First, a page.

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Ted Nugent: Hunter, Gatherer, Griller (and Guitar Legend) PDF Print E-mail

By Molly Wales

Ted Nugent rocks.  Ted Nugent hunts.  Ted Nugent fights relentlessly in support of the Second Amendment.  He has received praise from President Bush and Tom Ridge, amongst others, for being "a good man" and exemplifying "the founding principles of this great nation."  He writes without regard for traditional spelling.  He eats squirrel.  And he, much to the shock of vegetarians, liberals, animal-rights activists and grocery-store shoppers everywhere, makes an enthusiastic and palpable argument (palpable in that it is entertaining and well thought-out, albeit full of name-calling like "tofu breath") for the supposed ecological, physical and familial benefits of killing your own food (including growing your own veggies). 

For Tribe Nuge, as Ted refers to his family, hunting is more than sport-it is the philosophy by which they live and eat.  "When one hunts and fishes," he writes in his book Kill It & Grill It, co-written with wife Shemane, "we perform a pivotal and natural role and duty in creation, truly benefiting the web of life and indeed the balance of wildlife.  To think otherwise is rude.  And it is the encounter on hallowed wild ground under these powerful and natural life and death relationships that truly inspires a respect for all life, for to witness the death of one's own food will stay with you always and reside deep in your heart, and you will know intuitively that this food-gathering is serious business."  There are no chemicals, no "salmonella-breath," no disrespect and absolutely no waste at Tribe Nuge's 100 percent self-sufficient compound; conservation, recycling and awareness to wasteful cause-and-effect are priorities.  Even the smallest fish gets tossed to shore for the birds to eat.  "I like balance," says Ted.  "Itsa beautiful thang."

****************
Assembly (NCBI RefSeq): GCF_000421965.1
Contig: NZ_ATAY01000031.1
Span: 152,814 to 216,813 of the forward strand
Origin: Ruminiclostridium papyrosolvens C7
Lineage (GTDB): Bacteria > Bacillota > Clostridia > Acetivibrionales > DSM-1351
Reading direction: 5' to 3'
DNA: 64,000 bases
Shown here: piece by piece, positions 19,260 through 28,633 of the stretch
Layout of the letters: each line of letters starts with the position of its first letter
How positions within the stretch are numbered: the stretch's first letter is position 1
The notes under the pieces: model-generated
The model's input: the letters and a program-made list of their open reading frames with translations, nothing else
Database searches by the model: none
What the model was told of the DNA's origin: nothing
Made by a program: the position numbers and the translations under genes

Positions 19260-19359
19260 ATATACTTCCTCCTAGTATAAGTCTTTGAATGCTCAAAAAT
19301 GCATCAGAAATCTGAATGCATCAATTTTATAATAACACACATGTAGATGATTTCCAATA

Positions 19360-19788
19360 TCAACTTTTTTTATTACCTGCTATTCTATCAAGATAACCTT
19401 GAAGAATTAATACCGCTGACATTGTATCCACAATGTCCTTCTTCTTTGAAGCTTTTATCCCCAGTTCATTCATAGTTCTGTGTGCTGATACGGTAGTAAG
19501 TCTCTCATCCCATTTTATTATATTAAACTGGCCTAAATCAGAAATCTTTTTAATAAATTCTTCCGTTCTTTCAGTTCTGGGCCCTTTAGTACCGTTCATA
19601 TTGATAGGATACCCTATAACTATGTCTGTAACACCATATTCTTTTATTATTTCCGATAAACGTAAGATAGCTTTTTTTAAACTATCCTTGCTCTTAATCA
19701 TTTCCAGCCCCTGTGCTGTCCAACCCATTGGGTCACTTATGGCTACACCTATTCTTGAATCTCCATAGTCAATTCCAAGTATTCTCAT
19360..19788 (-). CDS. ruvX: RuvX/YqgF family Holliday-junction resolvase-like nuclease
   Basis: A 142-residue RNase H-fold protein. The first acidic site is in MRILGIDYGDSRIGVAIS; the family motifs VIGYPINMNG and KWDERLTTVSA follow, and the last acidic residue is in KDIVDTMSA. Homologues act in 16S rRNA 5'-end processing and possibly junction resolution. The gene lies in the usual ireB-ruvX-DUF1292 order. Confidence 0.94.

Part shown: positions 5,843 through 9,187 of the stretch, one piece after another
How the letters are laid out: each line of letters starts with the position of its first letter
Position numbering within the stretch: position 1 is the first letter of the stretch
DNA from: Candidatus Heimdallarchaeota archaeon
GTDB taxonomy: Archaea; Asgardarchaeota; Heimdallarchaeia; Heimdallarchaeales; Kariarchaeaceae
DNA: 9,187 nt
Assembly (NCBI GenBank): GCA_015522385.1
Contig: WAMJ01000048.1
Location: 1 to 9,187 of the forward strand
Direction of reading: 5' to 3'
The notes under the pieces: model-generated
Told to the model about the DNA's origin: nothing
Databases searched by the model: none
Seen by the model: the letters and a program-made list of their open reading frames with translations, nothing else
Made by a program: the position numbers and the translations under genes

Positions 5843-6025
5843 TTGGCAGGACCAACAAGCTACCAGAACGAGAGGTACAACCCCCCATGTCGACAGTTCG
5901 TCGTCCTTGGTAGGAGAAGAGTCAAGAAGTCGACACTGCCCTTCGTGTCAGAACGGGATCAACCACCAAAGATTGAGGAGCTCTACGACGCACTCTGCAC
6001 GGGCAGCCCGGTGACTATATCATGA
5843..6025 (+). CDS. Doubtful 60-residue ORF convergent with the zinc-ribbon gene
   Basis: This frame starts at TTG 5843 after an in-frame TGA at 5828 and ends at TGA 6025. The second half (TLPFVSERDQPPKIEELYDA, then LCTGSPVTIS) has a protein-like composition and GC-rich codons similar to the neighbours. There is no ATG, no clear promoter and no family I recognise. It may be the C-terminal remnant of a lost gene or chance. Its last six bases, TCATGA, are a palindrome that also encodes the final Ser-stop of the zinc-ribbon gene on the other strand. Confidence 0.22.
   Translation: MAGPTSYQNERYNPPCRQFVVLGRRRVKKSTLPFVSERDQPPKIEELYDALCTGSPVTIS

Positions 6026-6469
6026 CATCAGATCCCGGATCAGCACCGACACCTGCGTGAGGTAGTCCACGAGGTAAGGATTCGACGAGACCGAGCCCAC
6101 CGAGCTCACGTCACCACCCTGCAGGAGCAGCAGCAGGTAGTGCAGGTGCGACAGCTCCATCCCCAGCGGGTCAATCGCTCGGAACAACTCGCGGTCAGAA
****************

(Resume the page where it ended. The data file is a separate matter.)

The "Nuge" Meets the "Pope"

Nugent directly attributes his quality of life to the number of BBQs he celebrates with his friends and family.  After the killing, cleaning, cooling, cutting, curing and freezing-all described in thorough, often gruesome detail-comes the grilling.  Luckily, the cooking rules aren't so tediously detailed and cemented to tradition.  Whether it be venison, wild boar, duck, rabbit, bear, etc., the rules are simple:  "NEVER OVERCOOK!  Pick a flesh, any flesh.  Cook slowly over hot coals, but elevated away from intense heat.  Baste and brush with a goop made from butter, olive oil, brown sugar, seasonings, and preserves of your choice.  By constantly brushing the yummy slop onto the meat, we can determine when a nice singed crust is formed while keeping the inside rare and juicy.  Oftentimes we add a good mustard and honey to the baste as well.  Let your imagination be your guide."  There are many tips, suggestions and recipes in the book, for everything from Squirrel Casserole to Bar-B-Que Black Bear, and every one of them proves that Tribe Nugent doesn't just cook-rather, they "dance at the primordial campfire of life."  And whereas the barbaric images of such an idea (picture Tribe Nuge, loin clothes, grunting women and men grunting louder as they dance in a frantic trance around the fire) no longer apply, the basic motivations still do.  As Ted says, "Everything short of ultimate ultimately sucks."  Whatever that means for you, celebrate life.  Rock on.

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